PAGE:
This then is the general framework into which all hospitals will have to fit. We can now pass to the more detailed examination of each individual hospital.


Every hospital should have its own committee of management. In the past this committee has been in complete control in the case of the voluntary hospitals, each of which has usually acted as an isolated unit. If, however, there is to be a hospital system all the really important decisions will have to be made by the central coordinating body. To what extent then is there a place for a committee of management of each individual hospital? Would it not be better to group hospitals for this purpose or abolish local committees entirely? One obvious advantage from the point of view of the hospital staff would be the avoidance of the duplication of authority—there would be one committee only to satisfy instead of two. Nevertheless in my opinion every hospital ought to have its own committee of management, and I would delegate to such a committee all decisions that can safely be left in its hands, remembering that variation is essential for evolutionary progress.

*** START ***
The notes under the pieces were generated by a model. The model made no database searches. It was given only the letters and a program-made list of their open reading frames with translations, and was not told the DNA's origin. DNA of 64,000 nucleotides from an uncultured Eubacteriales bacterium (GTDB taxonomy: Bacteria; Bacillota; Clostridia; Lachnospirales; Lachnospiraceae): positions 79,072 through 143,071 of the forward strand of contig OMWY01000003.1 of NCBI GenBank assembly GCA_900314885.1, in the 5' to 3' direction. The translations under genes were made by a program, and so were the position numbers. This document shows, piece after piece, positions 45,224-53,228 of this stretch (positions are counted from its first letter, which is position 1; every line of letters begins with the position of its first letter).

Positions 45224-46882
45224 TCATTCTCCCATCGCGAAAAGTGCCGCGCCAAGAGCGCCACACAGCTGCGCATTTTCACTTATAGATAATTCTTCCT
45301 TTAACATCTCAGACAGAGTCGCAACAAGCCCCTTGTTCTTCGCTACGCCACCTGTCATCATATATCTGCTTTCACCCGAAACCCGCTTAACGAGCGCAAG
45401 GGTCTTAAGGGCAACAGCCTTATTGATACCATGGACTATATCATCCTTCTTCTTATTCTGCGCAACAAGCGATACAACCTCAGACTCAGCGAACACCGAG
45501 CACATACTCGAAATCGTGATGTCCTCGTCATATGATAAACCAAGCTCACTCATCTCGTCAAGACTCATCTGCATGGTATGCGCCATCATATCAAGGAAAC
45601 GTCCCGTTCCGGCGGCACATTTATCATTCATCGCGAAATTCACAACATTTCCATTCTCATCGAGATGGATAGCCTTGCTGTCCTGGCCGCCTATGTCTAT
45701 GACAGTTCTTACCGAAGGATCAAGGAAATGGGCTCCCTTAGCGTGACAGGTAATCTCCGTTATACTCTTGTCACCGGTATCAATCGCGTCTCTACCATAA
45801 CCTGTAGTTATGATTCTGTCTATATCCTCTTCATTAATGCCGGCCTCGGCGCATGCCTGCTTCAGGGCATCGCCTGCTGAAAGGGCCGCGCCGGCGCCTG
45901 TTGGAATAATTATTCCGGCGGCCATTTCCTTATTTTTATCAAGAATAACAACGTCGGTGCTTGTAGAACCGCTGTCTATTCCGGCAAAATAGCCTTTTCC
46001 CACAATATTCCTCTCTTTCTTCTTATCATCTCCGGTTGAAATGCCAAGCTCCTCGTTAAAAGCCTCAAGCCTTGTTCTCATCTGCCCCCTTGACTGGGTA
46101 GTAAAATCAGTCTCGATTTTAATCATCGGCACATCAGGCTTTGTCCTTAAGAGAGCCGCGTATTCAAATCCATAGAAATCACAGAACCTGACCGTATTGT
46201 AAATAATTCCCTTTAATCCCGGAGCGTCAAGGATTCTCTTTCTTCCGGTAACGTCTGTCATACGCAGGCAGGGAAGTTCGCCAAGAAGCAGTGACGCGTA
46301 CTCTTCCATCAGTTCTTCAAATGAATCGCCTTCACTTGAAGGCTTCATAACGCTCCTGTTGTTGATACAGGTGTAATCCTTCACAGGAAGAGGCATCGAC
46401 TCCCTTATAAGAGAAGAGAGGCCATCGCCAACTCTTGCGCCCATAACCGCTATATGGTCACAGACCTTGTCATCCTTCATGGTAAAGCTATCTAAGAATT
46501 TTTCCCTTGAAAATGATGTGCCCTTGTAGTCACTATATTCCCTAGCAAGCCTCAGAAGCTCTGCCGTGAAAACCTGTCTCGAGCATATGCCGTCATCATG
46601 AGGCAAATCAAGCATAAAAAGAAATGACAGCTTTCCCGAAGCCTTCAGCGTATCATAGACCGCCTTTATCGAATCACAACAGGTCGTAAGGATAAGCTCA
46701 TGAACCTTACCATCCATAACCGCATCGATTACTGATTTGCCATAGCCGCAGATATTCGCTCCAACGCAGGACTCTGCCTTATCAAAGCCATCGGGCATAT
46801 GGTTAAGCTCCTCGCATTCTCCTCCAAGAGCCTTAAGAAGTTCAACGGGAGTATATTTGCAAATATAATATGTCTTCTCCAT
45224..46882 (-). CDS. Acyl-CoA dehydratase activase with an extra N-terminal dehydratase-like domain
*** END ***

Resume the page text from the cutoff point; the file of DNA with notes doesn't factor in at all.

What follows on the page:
One of the most valuable assets of the voluntary system has been that through committees of all sorts, and other means, people of a district have been induced to take an interest in their local hospital and feel that it is their own. Even if in the future hospitals should be mainly or entirely supported by public funds, I hope these committees will continue and be extended to all hospitals. It is good for a hospital to be in intimate touch with the public that uses it. It is good for the staff to realise that their labours are known and appreciated. However complete the public provisions may appear to be, there will always be funds to be provided, personal services rendered, and experiments in social service carried out, by voluntary effort. In addition to committees of management, most hospitals will there­fore benefit by Samaritan, aftercare, entertainments, library, and other committees. To the committee of management should be allocated the appointment and discipline of the junior staff, the carrying out of cleansing and minor repairs up to an agreed sum, and other matters. Its main duty will be, however, to make recommenda­tions to the central committee which will have to con­sider these not only as they affect the particular hospital but also the service as a whole.